“M is for…” is the title of Renaissance Voices final concert of the 2017-2018 season, which is slated for Saturday. A 20-member a cappella ensemble, Renaissance Voices formed in 1995 and is currently directed by Harold Stover, a longtime church organist and choral director.
For this final outing, Stover has selected four pieces, each written by a man whose name begins with “M.” Claudio Monteverdi is the only one on the list who actually represents the Renaissance. Then there’s Felix Mendelssohn, a composer of the German Romantic school.
Two New Yorkers round out the concert. Columbia University professor Edward MacDowell wrote and taught during the late 1800s, while Nico Muhly is a contemporary composer who has much experience with opera and vocal music.
Renaissance Voices presents “M is for …” at 7:30 p.m. May 12 at St. Luke’s Cathedral Church, 143 State St. in Portland. Visit RenaissanceVoices.net.
May and June bring graduations and class reunions. And so it’s the perfect time for the Public Theatre of Lewiston-Auburn to present the Maine premiere of a wonderfully offbeat romantic comedy, Alan Brody’s “The Midvale High School 50th Reunion,” which runs through this weekend.
It’s a vert new play. Brody is an English professor at the Massachusetts Institute of Technology, and “50th Reunion” had its world premiere less than a year ago at the Central Square Theater in Cambridge, Massachusetts.
Here’s the situation. Tom and Bettina start chatting at the reunion, although they barely knew each other in school. Both have enjoyed successful lives in the half-century since graduation. He’s found intellectual satisfaction in Maine as a bookseller and mystery writer; she’s found success and recognition in Baltimore as a medical researcher. Both were once married, but neither found true love.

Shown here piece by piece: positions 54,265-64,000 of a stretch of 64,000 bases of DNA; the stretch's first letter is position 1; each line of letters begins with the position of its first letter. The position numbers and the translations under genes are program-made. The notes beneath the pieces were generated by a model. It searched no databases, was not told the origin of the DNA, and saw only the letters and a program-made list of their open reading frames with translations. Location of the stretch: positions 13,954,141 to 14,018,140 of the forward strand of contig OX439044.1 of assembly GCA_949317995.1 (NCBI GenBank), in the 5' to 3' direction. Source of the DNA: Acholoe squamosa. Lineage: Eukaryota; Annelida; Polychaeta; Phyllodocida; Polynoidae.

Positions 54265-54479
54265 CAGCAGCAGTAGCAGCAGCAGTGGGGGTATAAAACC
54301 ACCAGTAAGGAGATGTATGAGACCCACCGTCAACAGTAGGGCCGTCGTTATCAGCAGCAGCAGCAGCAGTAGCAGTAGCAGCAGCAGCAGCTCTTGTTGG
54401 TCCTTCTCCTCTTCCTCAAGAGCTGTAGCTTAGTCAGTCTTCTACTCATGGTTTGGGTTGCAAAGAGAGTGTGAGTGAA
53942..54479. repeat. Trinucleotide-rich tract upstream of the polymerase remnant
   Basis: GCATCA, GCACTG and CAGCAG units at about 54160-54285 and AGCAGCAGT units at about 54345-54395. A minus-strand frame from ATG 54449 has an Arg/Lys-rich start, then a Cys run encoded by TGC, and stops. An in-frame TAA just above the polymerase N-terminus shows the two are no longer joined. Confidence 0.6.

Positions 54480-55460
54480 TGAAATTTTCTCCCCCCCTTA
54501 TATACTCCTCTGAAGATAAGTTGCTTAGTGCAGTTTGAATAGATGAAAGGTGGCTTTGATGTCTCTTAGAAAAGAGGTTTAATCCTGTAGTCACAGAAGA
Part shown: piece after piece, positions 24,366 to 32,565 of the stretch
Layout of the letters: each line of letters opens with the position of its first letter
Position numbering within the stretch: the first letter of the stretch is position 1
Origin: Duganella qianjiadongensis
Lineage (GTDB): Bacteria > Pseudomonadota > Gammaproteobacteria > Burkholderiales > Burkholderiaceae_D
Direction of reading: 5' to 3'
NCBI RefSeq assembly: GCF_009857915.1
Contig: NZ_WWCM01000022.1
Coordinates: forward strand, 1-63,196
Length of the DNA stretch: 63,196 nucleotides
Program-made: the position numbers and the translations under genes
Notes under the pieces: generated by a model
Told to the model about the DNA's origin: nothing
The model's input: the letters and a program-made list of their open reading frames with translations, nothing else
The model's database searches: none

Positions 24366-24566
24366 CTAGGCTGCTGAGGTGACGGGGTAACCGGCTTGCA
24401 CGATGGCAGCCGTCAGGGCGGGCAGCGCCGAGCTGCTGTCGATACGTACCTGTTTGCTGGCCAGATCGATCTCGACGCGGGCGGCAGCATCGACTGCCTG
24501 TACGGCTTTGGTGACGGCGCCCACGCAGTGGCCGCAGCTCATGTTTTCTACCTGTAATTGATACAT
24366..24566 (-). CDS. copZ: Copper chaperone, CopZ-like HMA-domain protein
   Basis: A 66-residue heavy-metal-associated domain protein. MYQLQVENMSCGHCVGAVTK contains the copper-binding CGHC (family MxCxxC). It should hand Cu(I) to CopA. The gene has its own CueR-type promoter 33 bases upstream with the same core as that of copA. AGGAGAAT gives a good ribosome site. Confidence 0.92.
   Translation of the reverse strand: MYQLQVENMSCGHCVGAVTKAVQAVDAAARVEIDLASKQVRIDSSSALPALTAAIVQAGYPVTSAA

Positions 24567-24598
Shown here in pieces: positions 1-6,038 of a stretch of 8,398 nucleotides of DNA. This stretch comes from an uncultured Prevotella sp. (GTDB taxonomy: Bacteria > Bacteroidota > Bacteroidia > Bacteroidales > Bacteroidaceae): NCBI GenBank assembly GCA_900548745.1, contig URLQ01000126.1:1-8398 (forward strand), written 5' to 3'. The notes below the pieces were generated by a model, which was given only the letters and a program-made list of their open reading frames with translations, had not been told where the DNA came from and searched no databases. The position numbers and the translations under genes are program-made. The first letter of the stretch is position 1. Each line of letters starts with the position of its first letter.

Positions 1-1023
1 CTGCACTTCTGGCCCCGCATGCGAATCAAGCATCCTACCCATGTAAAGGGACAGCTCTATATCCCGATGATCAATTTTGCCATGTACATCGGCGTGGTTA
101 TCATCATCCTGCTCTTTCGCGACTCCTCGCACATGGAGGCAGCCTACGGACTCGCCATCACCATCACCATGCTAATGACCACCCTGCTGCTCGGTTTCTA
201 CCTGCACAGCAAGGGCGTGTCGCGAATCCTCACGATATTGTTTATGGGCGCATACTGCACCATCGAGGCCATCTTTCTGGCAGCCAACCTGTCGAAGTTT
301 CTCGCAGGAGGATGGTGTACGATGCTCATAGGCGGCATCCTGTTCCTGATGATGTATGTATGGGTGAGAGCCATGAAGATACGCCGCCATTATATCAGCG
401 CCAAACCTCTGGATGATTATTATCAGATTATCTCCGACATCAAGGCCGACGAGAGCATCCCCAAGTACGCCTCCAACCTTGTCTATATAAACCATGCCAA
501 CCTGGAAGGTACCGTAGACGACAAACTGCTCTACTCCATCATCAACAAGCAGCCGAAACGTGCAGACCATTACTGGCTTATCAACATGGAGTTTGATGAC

Being a romantic comedy, the result is fairly predictable. What’s so interesting about this play is the way Brody covers the 50-year time span with a series of flashbacks.
Mel Shrawder and Joyce Cohen are warm, funny and convincing as Tom and Bettina, while Torsten Hillhouse and Nisi Sturgis ably portray a variety of characters from the past, including younger Tom and younger Bettina.
The Public Theatre, 31 Maple St. in Lewiston, presents “The Midvale High School 50th Reunion” May 10-12 at 7:30 p.m. plus 3 p.m. May 12 and 2 p.m. May 13. Call 782-3200.
Steel trash cans become bass drums and the lids turn into cymbals. Etcetera. That’s the basic idea behind “Stomp,” a theatrical celebration of athleticism and percussion.
Founded in England about two decades ago, “Stomp” recently closed its London show after a 15-year run, while road companies have been criss-crossing the six inhabited continents. I saw this engaging, high-energy show some years ago when Portland Ovations hosted a visit.
Now they’re back, again under the aegis of Portland Ovations. Eight members perform singly and in various mixed ensembles, using everything but conventional percussion instruments – matchboxes, wooden poles, brooms, garbage cans, Zippo lighters and hubcaps – to fill the stage with throbbing rhythms.
“Stomp,” a high-energy and athletic celebration of the powers of percussion, will visit Merrill Auditorium May 17-18 under the aegis of Portland Ovations.